Design Tips for a Small Garden

There are some really simple yet effective ways to create the illusion of more space in a small garden, whether you have a courtyard, a compact urban garden, or an awkward corner in a larger space. We have come up with some tips on how you can make the most of your space, making it feel as large as possible. Why not have a go?

Selecting Materials and Plants 

Be brave - designing with larger paths, borders, pots and plants can make a space feel bigger and less cluttered.  

Less is more - a paired down selection of plants, with a long season of interest.  Evergreen sub-shrubs such as Santolina or Teucrium x lucidrys  both flower for a long time and can be clipped to create either low hedges or mounds adding structure throughout winter.  Repeating similar plants through the garden, also helps with creating rhythm, bringing a sense of calm.

Choosing plants that flower repeatedly throughout the year, such as Geum 'Scarlet Tempest' , which can bring colour from late April to late September, making every space work hard. 

If you are new to gardening and selecting plants seems a little overwhelming, how about beginning with plants that have an RHS Award of Garden Merit.  They are a great choice as they have been tried, tested, and proven to be reliable varieties. Visit your local NGS Gardens to see plants which thrive in similar soil conditions to your own and if possible quiz the garden owners about any plants you like the look of; remember to take a note book and a camera. 

   Teucrium x lucidrys used as a low edging to a border 




Striking, semi double, apricot suffused scarlet flowers of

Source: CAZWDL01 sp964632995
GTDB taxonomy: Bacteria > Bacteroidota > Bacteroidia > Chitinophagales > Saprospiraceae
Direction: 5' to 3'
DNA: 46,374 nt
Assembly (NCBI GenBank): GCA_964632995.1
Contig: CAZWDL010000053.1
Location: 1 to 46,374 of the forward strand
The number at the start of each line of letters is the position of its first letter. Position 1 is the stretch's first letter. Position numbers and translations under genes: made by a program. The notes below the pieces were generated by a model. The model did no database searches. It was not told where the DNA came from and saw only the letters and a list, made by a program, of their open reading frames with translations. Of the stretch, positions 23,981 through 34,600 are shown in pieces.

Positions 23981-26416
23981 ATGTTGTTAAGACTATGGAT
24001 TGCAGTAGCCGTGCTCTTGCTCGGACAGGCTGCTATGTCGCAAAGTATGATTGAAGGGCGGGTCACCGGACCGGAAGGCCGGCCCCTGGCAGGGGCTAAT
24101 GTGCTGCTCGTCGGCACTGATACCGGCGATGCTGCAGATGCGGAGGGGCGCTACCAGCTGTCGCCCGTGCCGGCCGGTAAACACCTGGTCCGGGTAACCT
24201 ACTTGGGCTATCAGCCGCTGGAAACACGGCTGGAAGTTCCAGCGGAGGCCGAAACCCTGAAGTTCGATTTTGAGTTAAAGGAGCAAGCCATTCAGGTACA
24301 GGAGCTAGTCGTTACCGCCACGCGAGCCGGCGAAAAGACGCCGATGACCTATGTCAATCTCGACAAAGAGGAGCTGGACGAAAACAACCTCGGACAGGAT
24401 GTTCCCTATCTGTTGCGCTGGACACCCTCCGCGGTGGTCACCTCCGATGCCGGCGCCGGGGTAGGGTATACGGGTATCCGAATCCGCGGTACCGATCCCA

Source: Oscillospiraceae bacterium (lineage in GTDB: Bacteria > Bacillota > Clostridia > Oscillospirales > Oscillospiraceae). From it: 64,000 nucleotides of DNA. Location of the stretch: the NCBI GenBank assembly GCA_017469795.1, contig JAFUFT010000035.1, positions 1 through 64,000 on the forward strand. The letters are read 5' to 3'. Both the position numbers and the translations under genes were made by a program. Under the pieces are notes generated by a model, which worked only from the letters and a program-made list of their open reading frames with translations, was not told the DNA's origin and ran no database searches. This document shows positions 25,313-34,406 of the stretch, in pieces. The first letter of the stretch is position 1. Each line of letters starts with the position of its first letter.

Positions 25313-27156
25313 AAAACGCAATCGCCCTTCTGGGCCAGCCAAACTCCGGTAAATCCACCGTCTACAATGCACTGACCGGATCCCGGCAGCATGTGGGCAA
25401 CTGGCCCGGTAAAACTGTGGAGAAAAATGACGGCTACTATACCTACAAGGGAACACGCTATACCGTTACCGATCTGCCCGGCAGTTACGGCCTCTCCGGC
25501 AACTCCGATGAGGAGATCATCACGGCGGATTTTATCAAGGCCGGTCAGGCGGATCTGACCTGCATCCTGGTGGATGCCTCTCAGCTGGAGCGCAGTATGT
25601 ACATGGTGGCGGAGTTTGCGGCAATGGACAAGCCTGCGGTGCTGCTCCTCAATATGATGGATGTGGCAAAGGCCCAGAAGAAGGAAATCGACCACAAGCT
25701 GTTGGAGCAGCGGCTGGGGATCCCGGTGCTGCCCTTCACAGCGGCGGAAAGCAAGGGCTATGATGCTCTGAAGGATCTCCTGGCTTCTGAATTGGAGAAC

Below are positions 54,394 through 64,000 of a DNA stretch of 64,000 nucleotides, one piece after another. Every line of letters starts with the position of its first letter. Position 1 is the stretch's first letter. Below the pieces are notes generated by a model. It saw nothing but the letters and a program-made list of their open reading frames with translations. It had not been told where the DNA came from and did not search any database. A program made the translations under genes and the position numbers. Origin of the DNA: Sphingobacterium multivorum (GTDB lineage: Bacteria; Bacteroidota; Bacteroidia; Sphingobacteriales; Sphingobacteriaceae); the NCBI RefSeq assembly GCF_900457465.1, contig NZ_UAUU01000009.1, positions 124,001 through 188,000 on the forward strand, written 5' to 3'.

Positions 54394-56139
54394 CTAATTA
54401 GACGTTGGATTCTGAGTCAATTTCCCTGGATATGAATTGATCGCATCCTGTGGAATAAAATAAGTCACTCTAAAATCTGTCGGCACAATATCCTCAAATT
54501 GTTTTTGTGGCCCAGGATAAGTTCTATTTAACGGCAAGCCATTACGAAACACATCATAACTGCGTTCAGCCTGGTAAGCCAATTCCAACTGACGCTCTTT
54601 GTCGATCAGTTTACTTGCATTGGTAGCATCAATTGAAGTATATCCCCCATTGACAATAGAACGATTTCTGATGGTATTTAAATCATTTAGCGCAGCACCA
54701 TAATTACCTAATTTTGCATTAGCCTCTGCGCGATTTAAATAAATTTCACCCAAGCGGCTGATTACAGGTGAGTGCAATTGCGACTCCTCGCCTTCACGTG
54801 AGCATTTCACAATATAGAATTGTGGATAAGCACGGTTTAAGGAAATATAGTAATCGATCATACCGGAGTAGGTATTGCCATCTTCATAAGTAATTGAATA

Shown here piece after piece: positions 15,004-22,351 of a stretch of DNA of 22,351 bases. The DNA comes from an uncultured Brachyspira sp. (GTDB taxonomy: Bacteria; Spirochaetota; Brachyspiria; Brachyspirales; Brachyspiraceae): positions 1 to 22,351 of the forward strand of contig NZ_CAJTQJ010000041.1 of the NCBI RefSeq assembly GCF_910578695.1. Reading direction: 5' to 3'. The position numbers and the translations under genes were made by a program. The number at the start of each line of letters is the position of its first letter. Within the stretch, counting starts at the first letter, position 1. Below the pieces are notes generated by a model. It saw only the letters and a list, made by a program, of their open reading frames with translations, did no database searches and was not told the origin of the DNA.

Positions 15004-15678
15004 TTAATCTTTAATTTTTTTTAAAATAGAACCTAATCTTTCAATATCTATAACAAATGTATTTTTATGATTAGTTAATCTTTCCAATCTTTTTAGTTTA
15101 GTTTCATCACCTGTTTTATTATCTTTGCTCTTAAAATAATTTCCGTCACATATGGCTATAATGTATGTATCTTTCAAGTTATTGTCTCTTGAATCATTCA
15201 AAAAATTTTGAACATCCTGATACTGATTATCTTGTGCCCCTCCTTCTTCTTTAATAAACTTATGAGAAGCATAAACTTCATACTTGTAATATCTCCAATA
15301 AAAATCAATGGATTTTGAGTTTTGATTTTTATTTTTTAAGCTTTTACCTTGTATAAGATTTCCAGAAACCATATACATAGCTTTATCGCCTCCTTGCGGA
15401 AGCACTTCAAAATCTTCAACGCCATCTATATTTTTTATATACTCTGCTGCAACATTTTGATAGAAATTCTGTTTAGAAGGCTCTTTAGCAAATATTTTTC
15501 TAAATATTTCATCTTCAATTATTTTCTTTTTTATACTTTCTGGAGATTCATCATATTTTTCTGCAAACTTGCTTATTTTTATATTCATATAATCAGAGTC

Geum 'Scarlet Tempest' which can bring colour from late April to late September



Lighter colours give the illusion of more space.  Using lighter coloured plants along a boundary can make it feel further away.  Alternatively, if you plant warmer colours the garden may look smaller or shorter. These principles apply to both plants and paving materials alike.


Plants vary in texture; some, such as grasses, have very fine leaves, tending to fade into the background.  Whereas bold leaved plants, such as hostas and ferns, draw the eye. It can be fun manipulating perspective, using the finer leaves towards the back and the larger leaves towards the front, making the space feel deeper than it actually is.

One of our favourites, Hosta 'Sum and Substance'   

it makes a great specimen plant for a pot but will be equally at home planted in the border . 

We will have stock available in early summer of 2024



Water, by way of a pool or pond, will bounce the light around the garden.  The reflection of the sky can add another dimension, giving a sense of more space. Not only that, the bonus is that it can also act as a haven for wildlife.

Mirrors are another way of creating the illusion that a space is larger than it is.  Carefully placed they can reflect light into shaded areas of the garden or, be used to reflect desirable plants and features. 

Plants with glossy leaves, can also help reflect light.  In a dark corner, plants such as Bergenia 'Bach' or hart’s tongue ferns offer these reflective qualities. Who knew plants could have so many attributes!

Hidden Boundary

If you are lucky enough to have trees beyond your garden, or a neighbouring garden has plants that spill over your boundary, why not take advantage of this.  Select complimentary plants or some more of the same for your garden.  This will create the illusion of the garden extending further than it does. If space allows planting shrubs such Physocarpus opulifolius 'Lady in Red' can help to address any height differential between yours and your neighbours planting; choose shrubs which are easy to prune.  


The possibilities seem endless, but we feel they provide inspiration for even the smallest of spaces. We hope you are feeling as excited as we are about giving some of these ideas a go.